Posted By Olly / 24th August 2013
Sara Moorhouse produces beautiful Op Art ceramic pieces out of her studio in Cardiff, Wales. Her work has been exhibited at the Royal College at CAL and at the Saatchi Gallery at Collect amongst other places.
When doing her masters (in Cardiff at the UWIC School of Art and Design) in 2003, she started to explore colour and spacial perception in ceramics: “The work explores the ways in which spaces within landscape appear altered depending on the ever-changing colours of season, weather, time and farming. The bowls act as a canvas for paintings that distil specific landscape scenes, perceptibly altering the size, depth and shape of the form by the applied colour. The forms can be made to seem wider or narrower, deeper or shallower, heavier or lighter, or they may appear to undulate, bend, move or hover by the juxtaposition of finer lines. The viewing of both inner and outer surfaces together enables me to exploit colour connections and visual play from one side to another, emphasising or flattening the dimensionality of the form.”
Her latest series of work is called ‘Pulse’ of which she says:
“Through my work I explore the ways in which spaces within landscape appear altered depending on the ever-changing colours of season, weather and time. The conical forms act as canvases for paintings in which colours from landscape are distilled into bands, perceptibly altering the size, depth and shape of the form by the applied colour. Although landscape remains the original source, through my new works I have begun to explore the apparent movement and colour illusion achievable through the particular arrangements of colour and line.
In my latest series ‘Pulse 1′, contrasting tones and varied band widths encourage the form to vibrate, pulsate and ‘breathe’. Lines either concur with the perspective of the form or do not. Inside and outside spaces contradict each other making the form increasingly uncertain as straight walls appear to curve one way and then another. Bold injections of colour at the top and base of the forms further animate them as the intense colour sings against the more monochrome linear arrangements. Furthermore, the colour adds to the uncertainty of the form as the external bright colour suggests an illusory foot and the upper bright band appears to tilt backwards, seeming to widen the form. These forms then stir and are alive and in that sense only appear in a temporary state.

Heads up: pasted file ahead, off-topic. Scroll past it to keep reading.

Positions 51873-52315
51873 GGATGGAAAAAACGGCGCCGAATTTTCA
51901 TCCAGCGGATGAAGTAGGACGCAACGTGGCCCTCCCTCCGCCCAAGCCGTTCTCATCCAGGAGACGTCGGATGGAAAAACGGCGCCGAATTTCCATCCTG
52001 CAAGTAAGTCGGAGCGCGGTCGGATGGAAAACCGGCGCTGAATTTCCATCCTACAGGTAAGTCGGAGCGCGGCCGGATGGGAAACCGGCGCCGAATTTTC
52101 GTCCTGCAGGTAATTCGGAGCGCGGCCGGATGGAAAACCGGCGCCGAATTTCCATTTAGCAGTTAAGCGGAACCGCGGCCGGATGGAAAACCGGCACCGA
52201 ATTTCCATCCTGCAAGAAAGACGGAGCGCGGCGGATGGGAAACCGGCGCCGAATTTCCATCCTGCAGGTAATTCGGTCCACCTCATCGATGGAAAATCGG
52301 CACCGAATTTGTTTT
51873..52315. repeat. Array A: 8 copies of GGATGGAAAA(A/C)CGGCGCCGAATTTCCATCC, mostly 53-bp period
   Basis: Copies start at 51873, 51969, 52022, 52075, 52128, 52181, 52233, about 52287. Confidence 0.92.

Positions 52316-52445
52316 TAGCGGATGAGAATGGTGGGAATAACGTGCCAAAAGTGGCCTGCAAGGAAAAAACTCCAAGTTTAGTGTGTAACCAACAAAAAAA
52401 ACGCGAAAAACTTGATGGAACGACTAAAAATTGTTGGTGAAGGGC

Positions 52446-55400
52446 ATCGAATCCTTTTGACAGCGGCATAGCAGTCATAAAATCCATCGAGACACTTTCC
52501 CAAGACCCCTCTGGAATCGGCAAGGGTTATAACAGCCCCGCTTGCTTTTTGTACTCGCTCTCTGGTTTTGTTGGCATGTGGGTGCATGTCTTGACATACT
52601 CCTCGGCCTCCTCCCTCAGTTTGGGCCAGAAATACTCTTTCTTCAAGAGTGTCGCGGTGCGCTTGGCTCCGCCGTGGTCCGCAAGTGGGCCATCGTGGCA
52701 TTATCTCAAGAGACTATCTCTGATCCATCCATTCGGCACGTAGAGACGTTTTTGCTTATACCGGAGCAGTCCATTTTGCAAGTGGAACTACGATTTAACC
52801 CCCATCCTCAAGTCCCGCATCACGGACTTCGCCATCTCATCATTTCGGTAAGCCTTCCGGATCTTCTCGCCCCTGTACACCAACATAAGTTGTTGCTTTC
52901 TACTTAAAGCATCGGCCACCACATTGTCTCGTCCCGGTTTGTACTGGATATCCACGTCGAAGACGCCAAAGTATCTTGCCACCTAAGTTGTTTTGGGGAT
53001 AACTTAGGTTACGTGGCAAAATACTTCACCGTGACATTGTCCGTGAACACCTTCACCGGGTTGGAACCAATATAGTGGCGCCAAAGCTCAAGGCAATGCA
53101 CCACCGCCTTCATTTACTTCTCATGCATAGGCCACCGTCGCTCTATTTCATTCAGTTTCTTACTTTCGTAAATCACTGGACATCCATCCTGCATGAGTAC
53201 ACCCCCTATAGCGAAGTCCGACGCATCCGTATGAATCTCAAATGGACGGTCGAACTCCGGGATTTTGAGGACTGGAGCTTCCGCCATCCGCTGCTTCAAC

In ‘Pulse 2’ equidistant lines on one surface contradict expanding lines on the other surface making the shape of the form, from inside to outside, appear uncertain. In the pair of forms ‘The Same Red’ the red bands in each are indeed the same but appear completely different due to the change in the neighbouring blues.”
Sara’s work was recently featured in (September’s issue of) Homes and Antiques magazine. You can find out more about Sara including where to buy her work at her website SaraMoorhouse.com.
Posted By Olly / 28th June 2013
Bridget Riley’s ‘Stretch’ (1964 - acrylic emulsion on panel - 88.9 by 88.9cm) was sold on Wednesday (26th June) for £1.6m at auction by Sotheby’s in London. Estimated hammer price was £1,000,000 to £1,500,000. The painting came from the estate of Dr. Simona Riklis Ackerman.
- Stretch – Bridget Riley – 1964
Posted By Olly / 28th June 2013
Sonia Enache is a 26 year old fashion student at the University of Arts in Bucharest who has produced the amazing Op Art inspired designs you see below.